On July 22nd and July 23rd 2015, CBI.net held an industry conference in Bethesda, Maryland, identified as “Expanded Access Programs.” In attendance were representatives from the pharmaceutical and biotech industries, health care providers, patient advocates, government personnel [FDA], and Max Cure Foundation’s, Vice Chairman, Richard Plotkin.
On the 22nd, Richard was on a panel discussing the issue of “Patient Perspective on Compassionate Use and Early Access to Life-Transforming Treatment,” along with a representative from Abigail Alliance for Better Access to Developmental Drugs and one from The Leukemia & Lymphoma Society. On the 23rd he gave a presentation on the issue of “Social Media – Leveraging the New Channel for Advocacy, Access and Awareness.”
The issues covered related to the need to address giving terminally and seriously ill patients investigational drugs not yet approved by the FDA for marketing. The conference was promoted with respect to the changes resulting from government action relative to expanded access/compassionate use (recent legislation) and with respect to the global attention given to the issue of expanded access/compassionate use as a result of the Josh Hardy matter.
The promotional material for the conference goes on to say, “Never has this meeting been more timely or critical.” Hence, industry recognized the changing landscape in the field of expanded access/compassionate use, especially for children with cancer who do not have access to timely clinical trials.
Richard’s role in the Josh Hardy matter has been covered at length in prior blogs. However, as the impact of what was accomplished for Josh gets more and more public attention, Richard continues to receive accolades from many varied sources. In addition to being asked to give presentations to audiences from different backgrounds (medical, business, philanthropic and so on), he has been interviewed on National Public Radio and on CBS Radio, both programs being broadcast throughout the country, as well as being highlighted in print media. The latest was an article appearing in the Boston Globe Magazine on July 19th where the Josh Hardy matter was discussed in detail. The author, in discussing the role of Richard, stated:
“The family was introduced to Richard Plotkin, [characterized in the article as “an aggressive patient advocate who masterfully choreographed a PR siege against the company”], a former litigation lawyer who heads the Max Cure Foundation, which he founded after his grandson was diagnosed with lymphoma. With the same relentless energy once deployed in the courtroom, Plotkin plunged headlong into the Hardy cause, directing its PR campaign. ‘Josh was akin to my grandson, and if Chimerix withheld the drug, Moch and Chimerix became my enemies,’ Plotkin says.”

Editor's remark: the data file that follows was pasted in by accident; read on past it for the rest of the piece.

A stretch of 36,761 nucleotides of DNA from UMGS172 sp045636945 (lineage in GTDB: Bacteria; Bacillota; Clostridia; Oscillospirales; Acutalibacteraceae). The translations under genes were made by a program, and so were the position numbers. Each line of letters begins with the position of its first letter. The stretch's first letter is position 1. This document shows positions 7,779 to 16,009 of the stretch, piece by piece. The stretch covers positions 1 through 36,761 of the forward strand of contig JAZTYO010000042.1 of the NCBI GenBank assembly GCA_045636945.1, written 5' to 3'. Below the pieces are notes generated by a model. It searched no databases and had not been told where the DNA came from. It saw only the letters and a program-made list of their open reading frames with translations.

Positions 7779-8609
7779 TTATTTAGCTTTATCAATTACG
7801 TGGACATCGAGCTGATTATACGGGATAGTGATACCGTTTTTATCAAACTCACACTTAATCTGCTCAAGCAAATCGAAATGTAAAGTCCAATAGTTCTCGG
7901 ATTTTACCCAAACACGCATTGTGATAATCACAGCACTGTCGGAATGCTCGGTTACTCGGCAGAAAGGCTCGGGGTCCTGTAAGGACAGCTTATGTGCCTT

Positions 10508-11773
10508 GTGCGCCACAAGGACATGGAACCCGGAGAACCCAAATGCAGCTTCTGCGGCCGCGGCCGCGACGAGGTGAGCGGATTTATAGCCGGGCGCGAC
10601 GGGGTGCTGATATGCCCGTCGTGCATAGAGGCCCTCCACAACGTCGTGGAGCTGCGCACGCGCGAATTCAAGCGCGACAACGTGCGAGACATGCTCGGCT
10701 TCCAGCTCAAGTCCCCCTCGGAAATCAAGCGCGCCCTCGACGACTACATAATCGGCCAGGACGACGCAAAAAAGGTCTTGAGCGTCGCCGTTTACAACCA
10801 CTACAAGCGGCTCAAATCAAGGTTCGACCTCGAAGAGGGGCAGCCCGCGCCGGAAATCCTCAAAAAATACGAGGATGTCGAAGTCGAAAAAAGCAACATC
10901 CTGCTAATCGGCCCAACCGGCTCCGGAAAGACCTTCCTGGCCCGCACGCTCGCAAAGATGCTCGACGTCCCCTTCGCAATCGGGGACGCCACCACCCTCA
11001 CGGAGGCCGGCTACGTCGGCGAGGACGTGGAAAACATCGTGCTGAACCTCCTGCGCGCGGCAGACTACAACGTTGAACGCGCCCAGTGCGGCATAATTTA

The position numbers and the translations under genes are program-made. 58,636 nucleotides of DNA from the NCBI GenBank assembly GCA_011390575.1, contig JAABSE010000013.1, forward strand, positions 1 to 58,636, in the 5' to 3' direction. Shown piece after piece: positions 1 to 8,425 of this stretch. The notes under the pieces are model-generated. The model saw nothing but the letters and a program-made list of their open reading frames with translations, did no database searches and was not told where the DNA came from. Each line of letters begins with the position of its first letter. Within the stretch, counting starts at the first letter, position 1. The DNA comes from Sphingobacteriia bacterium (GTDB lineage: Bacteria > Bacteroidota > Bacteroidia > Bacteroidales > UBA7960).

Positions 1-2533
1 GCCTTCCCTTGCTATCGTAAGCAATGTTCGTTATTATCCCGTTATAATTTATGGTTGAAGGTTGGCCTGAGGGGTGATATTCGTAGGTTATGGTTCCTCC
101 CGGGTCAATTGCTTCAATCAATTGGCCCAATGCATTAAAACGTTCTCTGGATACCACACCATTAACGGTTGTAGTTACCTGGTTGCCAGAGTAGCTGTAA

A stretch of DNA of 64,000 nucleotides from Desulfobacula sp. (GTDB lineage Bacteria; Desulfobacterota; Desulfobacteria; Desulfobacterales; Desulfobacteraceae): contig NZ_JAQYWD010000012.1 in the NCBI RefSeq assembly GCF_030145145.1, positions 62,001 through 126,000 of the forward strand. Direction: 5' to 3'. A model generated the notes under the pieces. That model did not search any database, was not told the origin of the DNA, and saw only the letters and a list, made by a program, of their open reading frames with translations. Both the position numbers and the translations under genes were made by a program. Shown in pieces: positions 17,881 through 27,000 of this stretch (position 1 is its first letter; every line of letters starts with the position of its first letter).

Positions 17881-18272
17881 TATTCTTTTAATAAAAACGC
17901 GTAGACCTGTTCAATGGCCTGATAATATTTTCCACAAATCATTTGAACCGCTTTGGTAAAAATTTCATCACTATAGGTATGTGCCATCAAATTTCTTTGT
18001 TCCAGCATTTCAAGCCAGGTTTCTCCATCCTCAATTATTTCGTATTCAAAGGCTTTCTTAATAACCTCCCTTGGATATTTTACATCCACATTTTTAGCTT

After denying over 300 prior requests for the experimental drug, Brincidofovir, between 2012 and March of 2014, and as a result of the effort led by MCF, Chimerix agreed to give the drug to Josh as part of a hastily formed phase 3 clinical trial for children with the life threatening Adenovirus, with Josh being the first patient.
The drug appeared to have saved Josh’s life (Josh is alive today, 1 ½ years following his receipt of the drug). Nonetheless, Ken Moch, former CEO of Chimerix who agreed to give Josh the drug, was fired by Chimerix for doing so less than 30 days after the drug was administered to Josh.
Since his firing, Ken Moch has been invited to speak to executives at upwards of 30 pharmaceutical companies and bio-tech firms who were fearful they might be the next “Chimerix” having to face a similar social media onslaught that had been orchestrated by Max Cure Foundation in the SaveJosh campaign. They wanted to better prepare for that contingency. Mr. Moch was asked at those meetings what the difference was between the prior over 300 requests for the drug that he turned down and the issue with Josh that caused his firing. His answer, as reported by him, was consistent, “Richard Plotkin.”
Since the Josh Hardy campaign, the phase 3 clinical trial for 20 children, with Josh as the first patient, has been expanded to 200 patients, mostly children, each of whom has the Adenovirus coupled with a compromised immune system. The results so far of this trial have been encouraging with what appears to be the reduction in the mortality rate for the enrollees being reduced from 80% to 35%. What this means is that, assuming 200 patients, it was expected that 160 (80%) would die from the Adenovirus infection. The preliminary conclusions are that the 80% rate was, as noted, reduced to 35%, meaning that of the 200 patients, 70 died (35%).
Hence, based on these preliminary numbers, in addition to Josh, 89 other lives appear to have been saved as a result of the establishment of the phase 3 clinical trial for children. Thus, MCF is credited with not only saving the life of Josh Hardy (now 8 years old), but also of 89 others, mostly children!